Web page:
Obviously everybody could possibly see something different. Looking at it from our standpoint and what we actually just saw on the video—we’ve got not dog in this fight—and as you know as officials the last thing we want to do is penalize a rider for something he didn’t do. So we’re looking at it from that standpoint. To be honest with you, watching the video, the official, which was an AMA official waving the flag, not just a volunteer flagger, he was trying to get it over to the side that Ryan was coming from and basically as Ryan went into the bowl turn he switched hands to wave it in front of him as he came out. He was trying to follow Ryan around. He knew Ryan was coming into that section. Was it the best location for that flag? That’s debatable. But the fact of the matter was that the official was out there waving the cross flag and doing the best job he could with the situation he had on the racetrack trying to protect the rider.
Did you say this was a voluntary flagger or this was an actual official?
No, the cross flags are not in the hands of the volunteer flaggers. Cross flags, the red flags, the blue flags, those kind of flags will only be in the hands of an AMA official. The folks you see in the black and gray shirts. Only yellow flags or yellow lights clickers will be in the hands of the volunteer flaggers.
I also heard there was yellow light on? I think I heard DeCoster say that. There was a yellow light and a red cross at the same time?
To be honest with you, I don’t know which yellow light was turned on from my perspective. I couldn’t see it from TV. But historically—we had an issue a couple years ago where there was confusion with yellow lights and red cross flags, as you may remember [2013 St. Louis Supercross]. The year after that, the rulebook was updated to make it clear to our riders that the cross flag takes precedence over any other flag that’s out there. So there shouldn’t be any confusion. If you see the yellow flag or a yellow light, and there is a cross flag, the cross flag takes precedence over the yellow as far as what you can and can’t do.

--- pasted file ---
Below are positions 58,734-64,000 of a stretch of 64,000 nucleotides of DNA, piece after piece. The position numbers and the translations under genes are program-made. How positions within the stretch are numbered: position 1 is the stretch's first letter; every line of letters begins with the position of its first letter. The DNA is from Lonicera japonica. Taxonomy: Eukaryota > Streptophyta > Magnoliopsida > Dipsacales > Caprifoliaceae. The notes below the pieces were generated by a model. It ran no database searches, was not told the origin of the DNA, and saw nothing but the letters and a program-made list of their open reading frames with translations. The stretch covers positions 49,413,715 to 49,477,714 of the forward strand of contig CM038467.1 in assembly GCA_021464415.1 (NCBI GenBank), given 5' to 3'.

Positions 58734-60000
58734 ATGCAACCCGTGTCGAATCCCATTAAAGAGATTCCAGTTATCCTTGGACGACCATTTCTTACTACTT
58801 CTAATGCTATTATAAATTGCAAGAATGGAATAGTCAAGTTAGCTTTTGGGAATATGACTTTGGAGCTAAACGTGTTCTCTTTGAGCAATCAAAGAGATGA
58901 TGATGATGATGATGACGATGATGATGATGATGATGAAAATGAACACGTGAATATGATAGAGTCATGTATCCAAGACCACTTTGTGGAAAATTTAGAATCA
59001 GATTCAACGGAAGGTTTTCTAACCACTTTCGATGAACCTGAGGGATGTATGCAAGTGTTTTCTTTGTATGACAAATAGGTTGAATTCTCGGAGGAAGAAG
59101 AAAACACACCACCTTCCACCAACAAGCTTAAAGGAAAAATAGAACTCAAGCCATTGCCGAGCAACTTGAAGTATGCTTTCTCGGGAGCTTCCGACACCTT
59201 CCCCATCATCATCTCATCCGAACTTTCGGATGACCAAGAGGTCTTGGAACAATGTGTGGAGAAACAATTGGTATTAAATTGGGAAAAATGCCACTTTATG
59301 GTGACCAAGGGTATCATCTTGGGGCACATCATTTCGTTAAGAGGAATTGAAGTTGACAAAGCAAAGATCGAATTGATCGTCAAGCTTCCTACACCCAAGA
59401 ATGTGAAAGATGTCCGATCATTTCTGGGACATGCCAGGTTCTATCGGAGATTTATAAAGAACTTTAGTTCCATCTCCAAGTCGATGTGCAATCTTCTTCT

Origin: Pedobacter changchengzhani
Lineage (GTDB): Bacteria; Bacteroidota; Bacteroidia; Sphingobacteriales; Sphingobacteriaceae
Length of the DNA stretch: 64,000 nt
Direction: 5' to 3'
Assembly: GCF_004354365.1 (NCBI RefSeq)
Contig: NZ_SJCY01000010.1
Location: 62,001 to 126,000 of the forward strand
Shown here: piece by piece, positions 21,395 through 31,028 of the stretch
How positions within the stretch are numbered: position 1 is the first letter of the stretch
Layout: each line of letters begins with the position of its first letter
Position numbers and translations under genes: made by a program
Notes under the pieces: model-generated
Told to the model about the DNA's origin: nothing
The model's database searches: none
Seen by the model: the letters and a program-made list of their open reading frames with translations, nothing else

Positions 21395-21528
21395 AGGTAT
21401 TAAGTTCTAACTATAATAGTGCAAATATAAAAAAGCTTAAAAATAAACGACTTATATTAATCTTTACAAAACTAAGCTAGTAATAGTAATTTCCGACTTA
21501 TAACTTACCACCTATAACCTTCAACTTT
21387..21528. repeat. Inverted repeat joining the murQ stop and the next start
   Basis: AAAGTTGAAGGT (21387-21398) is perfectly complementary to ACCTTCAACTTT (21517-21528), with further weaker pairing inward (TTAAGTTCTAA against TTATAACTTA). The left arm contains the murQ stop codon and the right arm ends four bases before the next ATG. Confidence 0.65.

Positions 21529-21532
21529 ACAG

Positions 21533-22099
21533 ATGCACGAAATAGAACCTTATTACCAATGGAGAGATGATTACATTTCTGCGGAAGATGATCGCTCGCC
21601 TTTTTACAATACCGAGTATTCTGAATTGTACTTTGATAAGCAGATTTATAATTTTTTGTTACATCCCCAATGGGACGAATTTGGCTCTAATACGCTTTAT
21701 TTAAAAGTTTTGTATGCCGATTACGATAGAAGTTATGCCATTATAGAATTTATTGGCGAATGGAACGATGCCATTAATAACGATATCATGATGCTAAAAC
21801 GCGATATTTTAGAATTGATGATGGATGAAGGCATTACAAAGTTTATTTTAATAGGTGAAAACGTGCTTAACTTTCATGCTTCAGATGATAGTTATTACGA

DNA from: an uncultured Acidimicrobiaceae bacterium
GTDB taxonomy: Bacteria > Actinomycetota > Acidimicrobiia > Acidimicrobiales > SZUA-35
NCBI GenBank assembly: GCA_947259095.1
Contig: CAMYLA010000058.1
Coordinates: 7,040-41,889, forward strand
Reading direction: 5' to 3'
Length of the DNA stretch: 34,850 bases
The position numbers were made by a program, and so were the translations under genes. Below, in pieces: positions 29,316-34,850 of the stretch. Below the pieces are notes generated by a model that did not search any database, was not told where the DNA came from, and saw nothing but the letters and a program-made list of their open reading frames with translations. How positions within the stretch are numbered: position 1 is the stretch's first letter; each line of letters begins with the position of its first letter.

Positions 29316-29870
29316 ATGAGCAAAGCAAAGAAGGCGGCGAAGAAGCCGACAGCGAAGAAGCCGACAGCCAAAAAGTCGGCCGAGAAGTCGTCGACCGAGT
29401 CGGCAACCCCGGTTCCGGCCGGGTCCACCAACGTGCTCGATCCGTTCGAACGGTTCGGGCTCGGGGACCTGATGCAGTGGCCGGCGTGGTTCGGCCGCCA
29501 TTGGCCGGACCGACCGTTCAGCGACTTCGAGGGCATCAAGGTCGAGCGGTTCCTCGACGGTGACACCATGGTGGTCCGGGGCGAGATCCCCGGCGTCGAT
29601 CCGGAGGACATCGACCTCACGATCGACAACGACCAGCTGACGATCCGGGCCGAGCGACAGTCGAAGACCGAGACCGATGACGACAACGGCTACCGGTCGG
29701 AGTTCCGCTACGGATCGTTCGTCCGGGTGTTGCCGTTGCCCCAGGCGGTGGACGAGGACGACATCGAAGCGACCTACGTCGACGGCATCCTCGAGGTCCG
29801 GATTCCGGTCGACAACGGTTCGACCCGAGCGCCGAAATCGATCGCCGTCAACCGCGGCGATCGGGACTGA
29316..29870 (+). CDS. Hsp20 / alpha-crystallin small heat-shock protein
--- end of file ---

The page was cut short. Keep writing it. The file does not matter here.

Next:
Define what the red flag rule is as far as you can’t clear a jump but you can get air. I think that’s one of the discrepancies I’m seeing with everyone not able to agree. Some riders are out there saying, “Look, they’re jumping, they’re just not clearing the jump.” So what is the definition?
To be honest with you, as you know every year we’ve worked to clarify the rulebook better, but the reality is it is not a wheels on the ground flag. It doesn’t say wheels on the ground. As you know in supercross with the obstacles we have, sometimes it’s impossible to even get over an obstacle or do something without having the wheels come off the ground a bit. I know there was some question about the next three riders that came through, but we also had video of that and were able to review that. From a race director standpoint, from the officials standpoint, when that cross flag comes out we need to see that the folks acknowledge it and at least try and check up and not do the obstacles. In this case the flag was pretty close to that obstacle and those next three riders that came through all simultaneously checked up. The first rider to the point where he landed into the face at the top of the step up. It’s kind of like a domino effect when they do that. Each rider is going to slow down a little bit more because the guy in front of him just slowed down. So then [Justin] Brayton jumped clearly into the bottom face of the jump, and Chad Reed behind him rolled through and up and over. Didn’t even clear into the jump. But in the race director’s opinion, which we support, those three riders [behind Dungey] all were acknowledging that the cross flag was out and doing their best to check up and not do the obstacle and not put themselves in an unsafe situation.